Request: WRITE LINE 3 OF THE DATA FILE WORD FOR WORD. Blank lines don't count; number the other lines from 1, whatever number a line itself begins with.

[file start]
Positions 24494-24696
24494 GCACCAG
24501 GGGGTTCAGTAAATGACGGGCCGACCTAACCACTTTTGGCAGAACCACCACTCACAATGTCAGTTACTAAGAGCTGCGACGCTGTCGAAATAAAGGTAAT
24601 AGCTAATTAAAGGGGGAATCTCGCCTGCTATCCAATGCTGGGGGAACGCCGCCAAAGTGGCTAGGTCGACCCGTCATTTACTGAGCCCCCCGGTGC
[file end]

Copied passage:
24501 GGGGTTCAGTAAATGACGGGCCGACCTAACCACTTTTGGCAGAACCACCACTCACAATGTCAGTTACTAAGAGCTGCGACGCTGTCGAAATAAAGGTAAT